Auto Accident Injury Care: Chiropractic or Physical Therapy?
People often think that part of the job of a personal injury attorney is to dictate treatment. That is, definitively, not what we should be doing. Yes, to practice law in NC you have to have a doctorate, but I tell people all the time I ain’t that kind of doctor. I have no business telling you what treatment you need!
What IS my business though is telling you how your treatment decisions might affect your claim value. So let’s talk about why people might choose one type of care over another.
First, let’s establish that, for this article, we’re talking about the usual soft tissue injuries that you experience after an auto accident: Sprain/Strains of the neck/back. Those are the VAST majority of injuries from auto accidents. We are NOT talking about broken bones, damaged organs, etc. Just so we’re clear.
Back to the point…if you’ve got neck and back pain, my personal position on it is if it hasn’t gone away in a day or so, it’s maybe bad enough to warrant treatment. I mean, why suffer when you might be able to do something to get better? As for claim value, here’s the first lesson: Claims without treatment are worth LESS THAN claims with treatment. Duh. But you needed to hear that.
So, now that we’ve established that you need treatment, what are you looking for? Most victims go to one or the other…PT or Chiropractic. Why they choose what they choose more often has to do with their own opinions, not mine, which is for the best.
If you’re afraid of the “poppin and lockin” done by chiropractors, well, then you’ll probably do PT. If you’re not, then maybe you do chiropractic. Chiropractic’s upsides are that it’s passive and (this is the big one) most chiropractors won’t bill you up front and will await payment from your settlement proceeds. That’s a big deal in that it keeps you from dipping into your pocket during your recovery. PT, on the other hand, is more active (you have to do as opposed to have done to you) and for the most part they will ask you to pay up front, either in full or use your health insurance, in which case you have to pay your co-pay. Maybe that’s cool to you, maybe it’s not, but you have to factor in your comfort with that sort of payment schedule when making this decision.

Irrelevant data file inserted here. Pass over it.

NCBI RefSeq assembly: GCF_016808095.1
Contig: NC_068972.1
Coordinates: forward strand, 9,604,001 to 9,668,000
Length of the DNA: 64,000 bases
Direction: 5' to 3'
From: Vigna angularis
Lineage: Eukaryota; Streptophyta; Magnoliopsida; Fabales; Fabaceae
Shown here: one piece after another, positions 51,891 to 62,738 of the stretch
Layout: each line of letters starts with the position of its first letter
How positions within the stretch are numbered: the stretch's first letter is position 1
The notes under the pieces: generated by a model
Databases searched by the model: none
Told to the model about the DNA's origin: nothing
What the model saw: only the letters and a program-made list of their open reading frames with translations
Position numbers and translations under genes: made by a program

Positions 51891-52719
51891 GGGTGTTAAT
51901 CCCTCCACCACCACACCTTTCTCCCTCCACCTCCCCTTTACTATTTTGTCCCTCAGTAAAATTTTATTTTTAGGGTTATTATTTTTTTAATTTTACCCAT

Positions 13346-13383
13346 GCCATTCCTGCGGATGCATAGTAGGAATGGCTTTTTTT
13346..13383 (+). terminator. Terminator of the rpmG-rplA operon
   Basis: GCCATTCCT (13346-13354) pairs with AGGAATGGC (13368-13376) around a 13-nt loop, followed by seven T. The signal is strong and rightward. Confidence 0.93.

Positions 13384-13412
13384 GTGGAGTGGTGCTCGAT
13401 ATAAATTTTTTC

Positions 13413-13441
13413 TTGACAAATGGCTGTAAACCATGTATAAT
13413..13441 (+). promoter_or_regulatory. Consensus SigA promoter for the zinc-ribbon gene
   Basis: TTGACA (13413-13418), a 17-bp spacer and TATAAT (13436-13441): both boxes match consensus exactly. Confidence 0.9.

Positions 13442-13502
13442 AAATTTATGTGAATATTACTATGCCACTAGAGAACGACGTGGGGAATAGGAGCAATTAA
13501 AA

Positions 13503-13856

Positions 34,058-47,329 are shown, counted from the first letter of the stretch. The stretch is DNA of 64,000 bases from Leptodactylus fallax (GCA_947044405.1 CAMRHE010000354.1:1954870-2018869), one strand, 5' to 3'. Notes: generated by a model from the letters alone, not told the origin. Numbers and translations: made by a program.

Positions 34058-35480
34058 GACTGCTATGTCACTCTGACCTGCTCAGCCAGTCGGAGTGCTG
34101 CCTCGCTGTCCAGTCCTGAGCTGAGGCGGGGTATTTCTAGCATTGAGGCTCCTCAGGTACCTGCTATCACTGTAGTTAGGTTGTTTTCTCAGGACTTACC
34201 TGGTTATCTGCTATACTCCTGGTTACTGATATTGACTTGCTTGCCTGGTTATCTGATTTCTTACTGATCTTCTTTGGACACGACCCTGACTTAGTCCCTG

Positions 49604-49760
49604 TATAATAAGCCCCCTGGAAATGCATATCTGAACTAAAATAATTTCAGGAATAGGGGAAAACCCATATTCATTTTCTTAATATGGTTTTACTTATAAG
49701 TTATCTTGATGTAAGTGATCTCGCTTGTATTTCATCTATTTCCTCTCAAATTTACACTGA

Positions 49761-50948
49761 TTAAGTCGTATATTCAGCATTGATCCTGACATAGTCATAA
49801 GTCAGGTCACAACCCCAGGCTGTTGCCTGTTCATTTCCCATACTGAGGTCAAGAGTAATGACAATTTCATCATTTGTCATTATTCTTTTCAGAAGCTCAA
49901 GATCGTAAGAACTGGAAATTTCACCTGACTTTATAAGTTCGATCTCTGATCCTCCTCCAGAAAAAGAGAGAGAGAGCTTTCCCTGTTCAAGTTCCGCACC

In terms of value, PT, being the more conservative and less mysterious of the two modalities, is generally less frowned-upon by insurance carriers, so you’re more likely to get fully reimbursed for that. But depending on the chiropractor’s bills and your case facts, there’s still a great chance you should get that covered, too.
Health care choice is a personal thing, and shouldn’t be dictated by outside factors like claim value. But I do think it’s important that you have as much information as you can get prior to making important decisions. All the more reason to talk to a lawyer. Call me at 919-929-2992.
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